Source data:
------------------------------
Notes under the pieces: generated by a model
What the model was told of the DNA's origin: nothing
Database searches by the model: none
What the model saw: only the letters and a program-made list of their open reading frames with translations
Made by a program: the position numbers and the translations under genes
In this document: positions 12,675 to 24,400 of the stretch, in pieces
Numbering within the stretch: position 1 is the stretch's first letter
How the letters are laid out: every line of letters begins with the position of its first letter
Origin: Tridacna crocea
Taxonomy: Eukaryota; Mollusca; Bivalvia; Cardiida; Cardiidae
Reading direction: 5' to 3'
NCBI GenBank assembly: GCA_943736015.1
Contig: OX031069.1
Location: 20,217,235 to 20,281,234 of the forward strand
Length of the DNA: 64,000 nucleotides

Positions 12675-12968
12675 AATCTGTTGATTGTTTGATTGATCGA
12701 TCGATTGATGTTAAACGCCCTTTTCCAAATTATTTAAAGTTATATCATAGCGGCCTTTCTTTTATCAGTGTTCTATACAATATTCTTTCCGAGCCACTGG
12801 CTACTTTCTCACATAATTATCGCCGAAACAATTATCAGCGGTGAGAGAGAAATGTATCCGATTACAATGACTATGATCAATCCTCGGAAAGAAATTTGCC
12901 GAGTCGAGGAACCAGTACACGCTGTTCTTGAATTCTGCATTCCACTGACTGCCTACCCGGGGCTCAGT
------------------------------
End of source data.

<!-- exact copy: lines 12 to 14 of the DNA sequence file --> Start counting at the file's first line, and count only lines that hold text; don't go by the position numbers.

NCBI GenBank assembly: GCA_943736015.1
Contig: OX031069.1
Location: 20,217,235 to 20,281,234 of the forward strand